Then they appear in Operation Calypso, part of the Nicaraguan contras: "That is to say, when the Argentinian army sends Col. Osvaldo Rivero, first to Miami and then to Honduras, with a group of Argentinian specialists, they fail and the Cubans from Operation 40 have to come; Felix Rodriguez and Luis Posada who in '85 replace the Argentinians and transfer the general headquarters from Tegucigalpa to San Salvador. And the El Aguacate air base which belonged to the Hondurans stops being the main base of air supplies..."
All of the operations carried out, after a certain time, by members of Operation 40 are operations called "autonomous" where the CIA officer who directs the terrorist group -- we're talking about terrorist "action" groups, as they call them -- discusses the objectives of that group, approves it, facilitates all necessary resources "and afterwards reads about the results in the newspaper."
About the Kennedy case, Escalante recalls how Cuban intelligence services would receive in the '60s much information from North Americans, from Cubans outside of the country and from Central Americans, about subversive activities.
"By correspondence... Letters would arrive that many times, of course, they would come without a return address or with a fake address. And we started to have information from these figures through this means.
"There is a source who participates in a meeting in Miami in the year '63 in a CIA safe house and who, from what I remember, was related to Veciana, very close to Veciana. This source identifies Luis Posada Carriles, Pedro Luis Diaz Lanz and, I believe, the Novo Sampol brothers...and that same source later recognizes Lee Harvey Oswald as one of the participants.
"The last time we heard about this source was in the '70s when he refers to a meeting with Antonio Veciana and Phillips in Puerto Rico," says Escalante.
"I'm convinced that they wanted to kill Kennedy in different places. Probably that Dallas had better conditions. But I'm under the impression from some very fragmented information I had access to one time, that they wanted to assassinate him in Miami. And I can't exclude, without confirming it, because this information is very relative, that these people had been gathered there for that reason...
"There is another source, who is Maria Lorentz, who relates something similar to this, that is to say that she was in a meeting in Miami, that she saw these people, that she went with them to Dallas, around November 20."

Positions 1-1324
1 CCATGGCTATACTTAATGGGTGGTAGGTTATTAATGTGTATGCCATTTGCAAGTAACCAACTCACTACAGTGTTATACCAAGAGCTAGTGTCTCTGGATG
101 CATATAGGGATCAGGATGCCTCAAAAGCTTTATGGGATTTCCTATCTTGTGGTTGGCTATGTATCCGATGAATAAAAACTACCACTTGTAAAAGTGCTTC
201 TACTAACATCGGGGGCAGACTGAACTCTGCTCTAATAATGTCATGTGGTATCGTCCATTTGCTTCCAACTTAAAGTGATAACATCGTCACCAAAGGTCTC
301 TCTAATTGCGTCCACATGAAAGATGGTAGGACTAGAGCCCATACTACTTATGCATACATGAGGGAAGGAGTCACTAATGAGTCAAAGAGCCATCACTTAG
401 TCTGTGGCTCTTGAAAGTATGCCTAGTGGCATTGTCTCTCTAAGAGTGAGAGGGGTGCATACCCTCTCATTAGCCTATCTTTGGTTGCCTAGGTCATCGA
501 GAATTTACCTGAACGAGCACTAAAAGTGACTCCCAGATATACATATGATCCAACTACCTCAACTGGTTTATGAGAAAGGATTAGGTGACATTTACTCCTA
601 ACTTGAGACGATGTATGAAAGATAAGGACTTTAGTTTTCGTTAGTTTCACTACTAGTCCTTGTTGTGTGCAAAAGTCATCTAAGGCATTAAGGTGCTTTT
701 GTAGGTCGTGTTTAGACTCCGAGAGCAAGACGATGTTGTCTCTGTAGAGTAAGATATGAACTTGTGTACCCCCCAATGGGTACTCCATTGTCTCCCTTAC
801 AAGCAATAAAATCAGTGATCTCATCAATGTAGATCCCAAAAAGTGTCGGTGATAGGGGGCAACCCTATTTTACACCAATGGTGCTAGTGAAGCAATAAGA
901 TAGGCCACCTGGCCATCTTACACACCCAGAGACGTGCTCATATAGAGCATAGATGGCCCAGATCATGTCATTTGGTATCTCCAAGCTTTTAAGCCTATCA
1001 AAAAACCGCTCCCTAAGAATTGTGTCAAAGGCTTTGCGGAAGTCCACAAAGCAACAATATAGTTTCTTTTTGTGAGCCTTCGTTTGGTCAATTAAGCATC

Escalante underlines how a Cuban, Manuel "Manolito" Rodriguez Orcarberro, arrives in Dallas two months before the Kennedy assassination "and he leaves afterwards at full speed."
There he opens an office of Alpha 66, where Oswald will enter at one time, according to the testimony of the assistant police chief of Dallas.
"This Cuban sought asylum in 1960 in the Brazilian embassy together with two known CIA agents. Who were they? Ricardo 'El Mono' Morales Navarrete and Isidro Borgas, a figure of Mexican origin who looks a lot like one of the figures who is with Oswald handing out proclamations supposedly in favor of Cuba in New Orleans - all of that which was a show put on where Carlos Bringuier goes to challenge them, a fight erupts, and the police arrest all of them..."
And who is the boss of Rodriguez and of Alpha 66? "Antonio Veciana, from Operation 40. That same Veciana whose testimony would lead Gaeton Fonzi to interview Luis Posada in Caracas when he was in prison, due to the similarity between the plan he prepared to assassinate Fidel in Chile and the Kennedy assassination."
Even more: the name that one of the "cameramen" used in Chile is Ramon Medina "which is a pseudonym Posada later used in Ilopango."
There are several sources who place Luis Posada Carriles in Dallas on November 20, 1963, says Escalante.
The ex-chief of Cuban security points to a recent investigation by the Dutchman Wim Dankbaar: "There are elements which even say that Posada was one of the shooters, which cannot be ruled out because Posada is an expert marksman.